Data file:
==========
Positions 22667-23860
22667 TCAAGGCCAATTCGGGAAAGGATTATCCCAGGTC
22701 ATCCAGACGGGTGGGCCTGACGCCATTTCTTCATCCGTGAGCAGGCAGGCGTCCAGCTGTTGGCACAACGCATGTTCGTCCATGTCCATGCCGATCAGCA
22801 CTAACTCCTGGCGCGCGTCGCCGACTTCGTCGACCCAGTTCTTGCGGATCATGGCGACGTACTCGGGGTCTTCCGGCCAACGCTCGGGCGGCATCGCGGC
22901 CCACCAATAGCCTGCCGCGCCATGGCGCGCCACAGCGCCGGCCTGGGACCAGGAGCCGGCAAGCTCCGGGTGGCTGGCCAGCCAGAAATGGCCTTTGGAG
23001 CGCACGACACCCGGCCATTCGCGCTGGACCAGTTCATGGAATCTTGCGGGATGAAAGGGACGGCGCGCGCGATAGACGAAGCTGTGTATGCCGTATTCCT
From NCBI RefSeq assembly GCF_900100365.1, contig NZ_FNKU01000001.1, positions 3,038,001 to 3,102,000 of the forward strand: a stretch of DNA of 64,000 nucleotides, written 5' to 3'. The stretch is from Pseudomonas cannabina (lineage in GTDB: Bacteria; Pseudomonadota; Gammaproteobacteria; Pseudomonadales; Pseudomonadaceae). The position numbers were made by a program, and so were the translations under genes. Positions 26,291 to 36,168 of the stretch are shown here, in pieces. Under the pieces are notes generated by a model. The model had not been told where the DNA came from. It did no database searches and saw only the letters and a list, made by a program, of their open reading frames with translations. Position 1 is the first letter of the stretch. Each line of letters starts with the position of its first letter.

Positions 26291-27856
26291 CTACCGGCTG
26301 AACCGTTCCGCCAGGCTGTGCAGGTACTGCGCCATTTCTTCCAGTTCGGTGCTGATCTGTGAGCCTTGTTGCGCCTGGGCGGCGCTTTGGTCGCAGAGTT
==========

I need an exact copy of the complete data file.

Positions 22667-23860
22667 TCAAGGCCAATTCGGGAAAGGATTATCCCAGGTC
22701 ATCCAGACGGGTGGGCCTGACGCCATTTCTTCATCCGTGAGCAGGCAGGCGTCCAGCTGTTGGCACAACGCATGTTCGTCCATGTCCATGCCGATCAGCA
22801 CTAACTCCTGGCGCGCGTCGCCGACTTCGTCGACCCAGTTCTTGCGGATCATGGCGACGTACTCGGGGTCTTCCGGCCAACGCTCGGGCGGCATCGCGGC
22901 CCACCAATAGCCTGCCGCGCCATGGCGCGCCACAGCGCCGGCCTGGGACCAGGAGCCGGCAAGCTCCGGGTGGCTGGCCAGCCAGAAATGGCCTTTGGAG
23001 CGCACGACACCCGGCCATTCGCGCTGGACCAGTTCATGGAATCTTGCGGGATGAAAGGGACGGCGCGCGCGATAGACGAAGCTGTGTATGCCGTATTCCT
From NCBI RefSeq assembly GCF_900100365.1, contig NZ_FNKU01000001.1, positions 3,038,001 to 3,102,000 of the forward strand: a stretch of DNA of 64,000 nucleotides, written 5' to 3'. The stretch is from Pseudomonas cannabina (lineage in GTDB: Bacteria; Pseudomonadota; Gammaproteobacteria; Pseudomonadales; Pseudomonadaceae). The position numbers were made by a program, and so were the translations under genes. Positions 26,291 to 36,168 of the stretch are shown here, in pieces. Under the pieces are notes generated by a model. The model had not been told where the DNA came from. It did no database searches and saw only the letters and a list, made by a program, of their open reading frames with translations. Position 1 is the first letter of the stretch. Each line of letters starts with the position of its first letter.

Positions 26291-27856
26291 CTACCGGCTG
26301 AACCGTTCCGCCAGGCTGTGCAGGTACTGCGCCATTTCTTCCAGTTCGGTGCTGATCTGTGAGCCTTGTTGCGCCTGGGCGGCGCTTTGGTCGCAGAGTT